As a longtime NJ Nets fan, the plan of its real estate owner to move the team to Brooklyn has been so far an equally ill-conceived venture – fraught with delays, uncertainty and the Perils of Pauline. The results: the owner has starved the team of money and talent, reduced the fan base,  entered into a convoluted ownership arrangement with a wealthy Russian sports team owner whose plans are unclear, and as a final insult removed “NJ”, leaving only “NETS”, as the name for this team whose roots are long entwined in the history of NJ sports.

NJ fans want a NJ basketball team.  It belongs in Newark’s Prudential Center.  The IZOD Arena is an aging venue that inside resembles a larger version of your high school basketball arena, full of concrete blocks, few amenities, and ugliness.  It did serve a purpose and offered value to sports fans, but it no longer meets the needs of  a modern sports arena.  It would cost a huge sum to renovate – funds for which the State is in no position to borrow money.

If a private buyer for the IZOD Arena could be found, that would be great. Let the buyer refurbish it.  However, without at least one major sports team in the arena it probably is not financially viable. Prolonging its life as a state entity will only result in  ongoing deficits and in reduced income for both Prudential Center and IZOD Arena as they compete for entertainment attractions.

Our state has more pressing problems now.  It should get out of the S&E business, make as good a deal as it can over the Xanadu property, shed itself of the IZOD Arena, and encourage the NJ Nets to move to Newark.   The Governor, wearing his hat as S&E Czar, has tough decisions to make. They will land on his desk whether he wants them to or not.  But heck, isn’t that his job?

Don’t Ask Don’t Tell – the Take Away

At todays Senate hearing on Don’t Ask Don’t Tell, Chair Carl Levin strongly supported repealing the law, saying,”The policy makes no sense.” Vice Chair John McCain opposed repeal indicating, “In the middle of two wars it is not wise… bad for discipline,and morale…”

Defense Secretary Gates announced he has appointed a working group to examine the matter and to make recommendations by the end of the year on how to implement such a repeal. He emphasized, however, it is up to congress to repeal the law. Democratic Senator Webb suggested he would like to hear the results of this working group before congress decides what to do.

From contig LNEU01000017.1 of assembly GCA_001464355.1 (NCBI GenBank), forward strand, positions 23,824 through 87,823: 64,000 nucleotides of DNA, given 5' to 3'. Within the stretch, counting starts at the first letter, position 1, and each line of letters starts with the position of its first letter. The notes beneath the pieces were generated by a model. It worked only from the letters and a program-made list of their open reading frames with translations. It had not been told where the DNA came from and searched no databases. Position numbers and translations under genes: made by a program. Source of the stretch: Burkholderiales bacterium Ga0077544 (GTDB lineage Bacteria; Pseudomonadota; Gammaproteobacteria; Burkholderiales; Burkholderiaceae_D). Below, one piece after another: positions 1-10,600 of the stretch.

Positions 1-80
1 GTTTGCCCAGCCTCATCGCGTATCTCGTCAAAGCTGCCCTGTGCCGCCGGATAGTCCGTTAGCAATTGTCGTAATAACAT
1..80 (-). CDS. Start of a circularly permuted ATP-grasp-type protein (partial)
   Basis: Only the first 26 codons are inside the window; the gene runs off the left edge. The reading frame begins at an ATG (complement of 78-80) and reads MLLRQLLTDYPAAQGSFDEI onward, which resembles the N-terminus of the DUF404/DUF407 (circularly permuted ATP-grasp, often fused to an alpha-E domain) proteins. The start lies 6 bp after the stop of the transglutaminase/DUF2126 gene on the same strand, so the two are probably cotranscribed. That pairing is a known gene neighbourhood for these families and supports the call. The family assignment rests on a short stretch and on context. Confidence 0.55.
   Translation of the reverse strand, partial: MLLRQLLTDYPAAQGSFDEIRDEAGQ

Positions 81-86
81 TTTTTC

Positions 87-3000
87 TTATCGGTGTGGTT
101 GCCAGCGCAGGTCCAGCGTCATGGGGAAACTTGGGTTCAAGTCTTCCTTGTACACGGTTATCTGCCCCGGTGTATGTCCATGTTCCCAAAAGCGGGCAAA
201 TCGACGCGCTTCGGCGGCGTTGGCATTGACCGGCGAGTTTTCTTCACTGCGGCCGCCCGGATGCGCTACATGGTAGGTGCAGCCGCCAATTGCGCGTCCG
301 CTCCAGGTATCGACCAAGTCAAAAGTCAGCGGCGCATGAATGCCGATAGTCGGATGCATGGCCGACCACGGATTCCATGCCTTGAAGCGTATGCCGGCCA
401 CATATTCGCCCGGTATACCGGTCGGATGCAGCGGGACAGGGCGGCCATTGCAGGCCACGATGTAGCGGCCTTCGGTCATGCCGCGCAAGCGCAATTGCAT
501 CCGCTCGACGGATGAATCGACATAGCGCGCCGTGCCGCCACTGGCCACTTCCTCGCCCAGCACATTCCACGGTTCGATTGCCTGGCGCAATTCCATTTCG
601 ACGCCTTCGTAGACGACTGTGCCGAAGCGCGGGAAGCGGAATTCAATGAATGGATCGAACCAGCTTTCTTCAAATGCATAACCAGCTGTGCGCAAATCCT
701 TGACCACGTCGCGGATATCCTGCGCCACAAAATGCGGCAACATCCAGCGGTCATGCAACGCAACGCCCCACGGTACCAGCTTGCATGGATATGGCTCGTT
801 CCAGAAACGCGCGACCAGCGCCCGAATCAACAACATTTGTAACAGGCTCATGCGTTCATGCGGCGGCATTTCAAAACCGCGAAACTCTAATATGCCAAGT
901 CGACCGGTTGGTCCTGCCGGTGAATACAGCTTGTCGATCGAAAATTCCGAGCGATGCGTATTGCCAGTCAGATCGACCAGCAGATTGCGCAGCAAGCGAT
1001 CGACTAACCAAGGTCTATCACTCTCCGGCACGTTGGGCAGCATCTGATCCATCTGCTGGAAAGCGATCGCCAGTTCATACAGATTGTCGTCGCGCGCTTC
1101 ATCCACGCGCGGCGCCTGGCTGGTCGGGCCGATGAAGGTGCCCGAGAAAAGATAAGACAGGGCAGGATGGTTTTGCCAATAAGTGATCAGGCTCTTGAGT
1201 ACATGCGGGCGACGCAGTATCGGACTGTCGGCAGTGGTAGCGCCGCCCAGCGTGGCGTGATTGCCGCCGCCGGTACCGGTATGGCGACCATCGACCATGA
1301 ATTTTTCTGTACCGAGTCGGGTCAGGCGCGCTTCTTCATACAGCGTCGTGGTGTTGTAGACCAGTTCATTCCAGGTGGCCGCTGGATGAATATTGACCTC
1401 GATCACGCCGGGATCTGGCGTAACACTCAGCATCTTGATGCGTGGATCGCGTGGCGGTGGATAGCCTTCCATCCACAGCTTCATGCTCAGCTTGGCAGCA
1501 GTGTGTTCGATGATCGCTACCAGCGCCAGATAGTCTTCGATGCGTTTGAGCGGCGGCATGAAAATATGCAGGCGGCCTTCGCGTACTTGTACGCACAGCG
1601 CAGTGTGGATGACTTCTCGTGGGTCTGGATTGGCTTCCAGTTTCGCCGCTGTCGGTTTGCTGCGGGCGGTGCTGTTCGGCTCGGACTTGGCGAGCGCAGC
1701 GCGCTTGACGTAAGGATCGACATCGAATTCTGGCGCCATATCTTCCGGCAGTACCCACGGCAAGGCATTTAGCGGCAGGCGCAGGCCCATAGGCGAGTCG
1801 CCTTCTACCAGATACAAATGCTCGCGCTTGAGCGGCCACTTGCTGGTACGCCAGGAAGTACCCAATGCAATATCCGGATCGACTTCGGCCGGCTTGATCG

THE PROBLEMS: Don’t Ak Don’t tell has been law since 1993, during which period there has been plenty of time for working groups to study the matter.  Indeed, President Obama, a known supporter of repeal,  has been in office for over a year, yet not until now is a serious study about to be undertaken, and it will last a year. And Gates implied it would take an additional year to implement it. Another problem: lengthy delays served to scuttle President Clinton’s desire to end this form of discrimination, and could easily play the same role now, particularly in the midst of midtem elections. A final problem:  it is not clear that the Senate could muster 60 votes to repeal the law.

THE SOLUTIONS: Senate and House leaders, and the President should use their muscle to get the needed votes soon,OR the repeal should be included as a clause in the next military authorization bill, in which case 60 votes (unlikely) would be needed to remove the clause.  

THE UBER SOLUTION: It’s time to show some audacity, Mr. Commander in Chief.  Our LGBT troops, their families and friends deserve no less.  “JUST DO IT.”

For they’d none of ’em be missed

Promoted from the diaries by Rosi. Clever use of G&S, and this reminds me a bit of tabbycat31’s diary of things that should just go away. Who’s on your list, today, Blue Jersey?

“As some day it may happen that a victim must be found,

I’ve got a little list – I’ve got a little list

Of society offenders who might well be underground,

And who never would be missed – who never would be missed!”

Ko-Ko in the Mikado by Gilbert and Sullivan

Ah, for a progressive, my list of offenders who never would be missed is exceedingly long. Where to begin? What the heck… why not start with Senator Ron Rice Sr. (D-Essex County)    

–  About 25 years ago in Newark’s City Council he proposed a bill forbidding Newark hospitals from providing AIDS care to non-Newark residents.

–  A steadfast opponent of syringe exchange.

–  Voted against Marriage equality.

–  Voted against medical marijuana.

“The task of filling up the blanks I’d rather leave to you.

But it really doesn’t matter whom you put upon the list,

For they’d none of ’em be missed – they’d none of ’em be missed!”